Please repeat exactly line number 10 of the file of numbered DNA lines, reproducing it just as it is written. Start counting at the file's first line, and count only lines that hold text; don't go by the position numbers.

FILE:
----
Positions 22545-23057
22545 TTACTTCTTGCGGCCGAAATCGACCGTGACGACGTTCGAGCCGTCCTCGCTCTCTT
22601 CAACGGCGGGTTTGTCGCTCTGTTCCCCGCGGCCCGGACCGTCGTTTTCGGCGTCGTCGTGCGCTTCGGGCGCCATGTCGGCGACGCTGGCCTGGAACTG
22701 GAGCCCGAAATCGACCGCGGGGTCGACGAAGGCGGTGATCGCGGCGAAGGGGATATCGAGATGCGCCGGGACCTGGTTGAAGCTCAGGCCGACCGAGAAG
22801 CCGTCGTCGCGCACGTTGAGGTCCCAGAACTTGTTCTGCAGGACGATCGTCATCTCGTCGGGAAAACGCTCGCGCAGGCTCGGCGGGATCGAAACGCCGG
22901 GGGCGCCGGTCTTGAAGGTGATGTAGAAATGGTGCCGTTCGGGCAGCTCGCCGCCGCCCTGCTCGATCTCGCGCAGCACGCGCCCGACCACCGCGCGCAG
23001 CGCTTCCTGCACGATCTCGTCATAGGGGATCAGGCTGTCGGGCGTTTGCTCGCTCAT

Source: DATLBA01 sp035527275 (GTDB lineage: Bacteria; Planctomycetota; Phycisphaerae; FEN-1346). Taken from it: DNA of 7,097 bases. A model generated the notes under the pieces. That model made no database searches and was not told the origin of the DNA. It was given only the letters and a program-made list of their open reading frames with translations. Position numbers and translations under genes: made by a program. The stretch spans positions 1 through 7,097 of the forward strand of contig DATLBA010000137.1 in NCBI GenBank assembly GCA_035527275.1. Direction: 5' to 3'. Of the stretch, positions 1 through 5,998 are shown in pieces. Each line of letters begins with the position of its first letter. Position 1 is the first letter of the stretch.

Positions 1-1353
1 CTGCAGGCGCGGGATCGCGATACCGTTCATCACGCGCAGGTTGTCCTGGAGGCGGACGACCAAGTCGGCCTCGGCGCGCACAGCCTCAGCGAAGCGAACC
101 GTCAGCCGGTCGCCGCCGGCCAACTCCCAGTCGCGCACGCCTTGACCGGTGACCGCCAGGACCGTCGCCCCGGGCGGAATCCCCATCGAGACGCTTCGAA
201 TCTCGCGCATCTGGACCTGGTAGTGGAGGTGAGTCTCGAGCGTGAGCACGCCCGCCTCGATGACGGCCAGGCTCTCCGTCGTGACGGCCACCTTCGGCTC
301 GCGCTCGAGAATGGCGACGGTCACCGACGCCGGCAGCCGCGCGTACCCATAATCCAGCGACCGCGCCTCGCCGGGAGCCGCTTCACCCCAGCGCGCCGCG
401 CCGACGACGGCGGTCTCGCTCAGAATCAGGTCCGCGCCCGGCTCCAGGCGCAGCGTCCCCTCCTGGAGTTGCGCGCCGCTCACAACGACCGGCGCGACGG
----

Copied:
1 CTGCAGGCGCGGGATCGCGATACCGTTCATCACGCGCAGGTTGTCCTGGAGGCGGACGACCAAGTCGGCCTCGGCGCGCACAGCCTCAGCGAAGCGAACC